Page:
By: Dr Zamurrad Awan
After a long struggle and the passing of various stages, on 29thFebruary 2016, The Women Protection Bill in Punjab was passed. Sindh and Baluchistan had already enforced a similar legislation. Here it is relevant to note that after Afghanistan and Congo, Pakistan has been declared as the third most dangerous country for women. A country base annual report of Human Rights Commission Pakistan for 2015 states that during this year, “939 women became victim of sexual violence, 279 of domestic violence, 143 women were attacked with acid or set on fire, 833 were kidnapped and 1,096 were killed in the name of honour.” Within the country, Punjab has been reported with highest registered cases of violence against women. According to the women rights NGO Aurat Foundation, in the year of 2014 alone, 7,010 cases of violence against women were registered in Punjab.
Before discussing the reservations of religious-political parties regarding the protection bill, it is relevant to highlight its basic features. First of all, this legislation rules out violence against women by any male member of a family-no matter the culprit is a husband, brother or a father. In this regard, the most important linchpin is the role of police as a subordinate institution, which previously being the only authority to register such cases. Consequently, by tagging cases of violence against women as a personal matter of a family, police refused to register FIR, resulted in scores of unreported violence cases. Secondly, the itempowers judges to adopt any provided option to stop violence, by keeping in view the ground realities and gravity of abuse. The most debatable mentioned measure is the use of wrist bracelet GPS tracker and to refrain a culprit from entering his own house for a limited time-period. As a clarification, the use of tracking bracelet is not mandatory and is the only option to adopt in cases of violence. The bracelet related clause will only apply when after measuring the gravity of violence, when no other option remains. The reason to include this clause is that in some cases, the husband at a wife’s work place publically makes derogatory remarks and comments, resulting in emotional abuse and defamation. The third characteristic of the bill is the detailed process of reconciliation through protection committee, which comprises of civil society members and the District Coordination Officer. The fourth feature of this legislation is the defined penalty of minimum three months of imprisonment or maximum onelakh fine or both, in case of filling a false report. This clause will help to discourage the misuse of the legislation.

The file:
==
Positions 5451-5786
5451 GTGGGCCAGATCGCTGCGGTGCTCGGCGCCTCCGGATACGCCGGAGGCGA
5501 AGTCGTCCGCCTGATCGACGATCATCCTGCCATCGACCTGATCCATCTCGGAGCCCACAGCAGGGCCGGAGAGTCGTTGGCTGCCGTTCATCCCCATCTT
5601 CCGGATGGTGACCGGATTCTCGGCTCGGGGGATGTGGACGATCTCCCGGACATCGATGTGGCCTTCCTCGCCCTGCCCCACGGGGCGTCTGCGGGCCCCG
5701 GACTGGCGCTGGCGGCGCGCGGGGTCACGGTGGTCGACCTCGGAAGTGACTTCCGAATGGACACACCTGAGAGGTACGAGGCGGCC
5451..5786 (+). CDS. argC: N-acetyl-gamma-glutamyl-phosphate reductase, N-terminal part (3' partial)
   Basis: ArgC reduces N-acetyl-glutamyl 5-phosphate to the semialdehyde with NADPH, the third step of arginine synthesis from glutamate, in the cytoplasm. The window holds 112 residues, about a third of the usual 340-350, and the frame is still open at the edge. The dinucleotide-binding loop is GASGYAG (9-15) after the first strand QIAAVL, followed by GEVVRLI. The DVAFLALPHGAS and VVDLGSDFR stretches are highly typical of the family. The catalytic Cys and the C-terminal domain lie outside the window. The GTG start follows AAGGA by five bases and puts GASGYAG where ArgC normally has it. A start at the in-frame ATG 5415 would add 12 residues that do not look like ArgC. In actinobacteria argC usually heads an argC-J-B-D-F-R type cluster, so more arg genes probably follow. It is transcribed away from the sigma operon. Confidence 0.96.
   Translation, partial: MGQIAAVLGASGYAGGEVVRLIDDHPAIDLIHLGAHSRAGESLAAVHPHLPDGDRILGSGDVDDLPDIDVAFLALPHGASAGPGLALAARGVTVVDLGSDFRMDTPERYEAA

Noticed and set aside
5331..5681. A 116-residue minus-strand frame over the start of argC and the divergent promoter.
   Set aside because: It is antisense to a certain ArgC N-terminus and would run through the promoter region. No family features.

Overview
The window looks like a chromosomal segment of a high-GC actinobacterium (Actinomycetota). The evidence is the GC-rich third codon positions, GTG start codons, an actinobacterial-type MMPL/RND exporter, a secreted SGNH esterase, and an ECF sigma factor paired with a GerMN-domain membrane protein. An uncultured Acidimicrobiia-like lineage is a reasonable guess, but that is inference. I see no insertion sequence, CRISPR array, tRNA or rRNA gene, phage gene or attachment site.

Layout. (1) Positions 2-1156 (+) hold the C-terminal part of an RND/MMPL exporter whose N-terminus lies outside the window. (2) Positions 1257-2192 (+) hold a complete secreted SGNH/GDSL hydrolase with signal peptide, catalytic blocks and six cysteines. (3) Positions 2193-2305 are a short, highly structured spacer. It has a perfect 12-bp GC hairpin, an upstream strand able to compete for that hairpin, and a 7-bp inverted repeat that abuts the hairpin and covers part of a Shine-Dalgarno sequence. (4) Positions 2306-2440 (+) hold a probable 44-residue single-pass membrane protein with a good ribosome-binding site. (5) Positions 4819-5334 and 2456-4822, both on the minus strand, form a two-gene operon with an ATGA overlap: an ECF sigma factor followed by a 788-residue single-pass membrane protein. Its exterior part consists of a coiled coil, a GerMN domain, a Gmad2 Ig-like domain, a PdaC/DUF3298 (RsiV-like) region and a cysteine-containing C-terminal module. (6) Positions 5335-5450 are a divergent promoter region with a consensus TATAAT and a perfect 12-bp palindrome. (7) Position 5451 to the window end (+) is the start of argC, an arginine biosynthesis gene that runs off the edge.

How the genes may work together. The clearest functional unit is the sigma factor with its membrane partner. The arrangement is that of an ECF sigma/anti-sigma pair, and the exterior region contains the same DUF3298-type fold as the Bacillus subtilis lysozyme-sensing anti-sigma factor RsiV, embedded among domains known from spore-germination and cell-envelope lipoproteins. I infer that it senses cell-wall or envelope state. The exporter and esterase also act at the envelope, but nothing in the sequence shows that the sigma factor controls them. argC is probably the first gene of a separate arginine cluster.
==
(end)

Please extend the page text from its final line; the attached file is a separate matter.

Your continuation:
Despite of having nominal representation in the provincial and national assemblies, the opponents of this bill have given ultimatums and warnings to the government. Their main objection is that it is repugnant to the principles of Islam and more so of socio-cultural norms.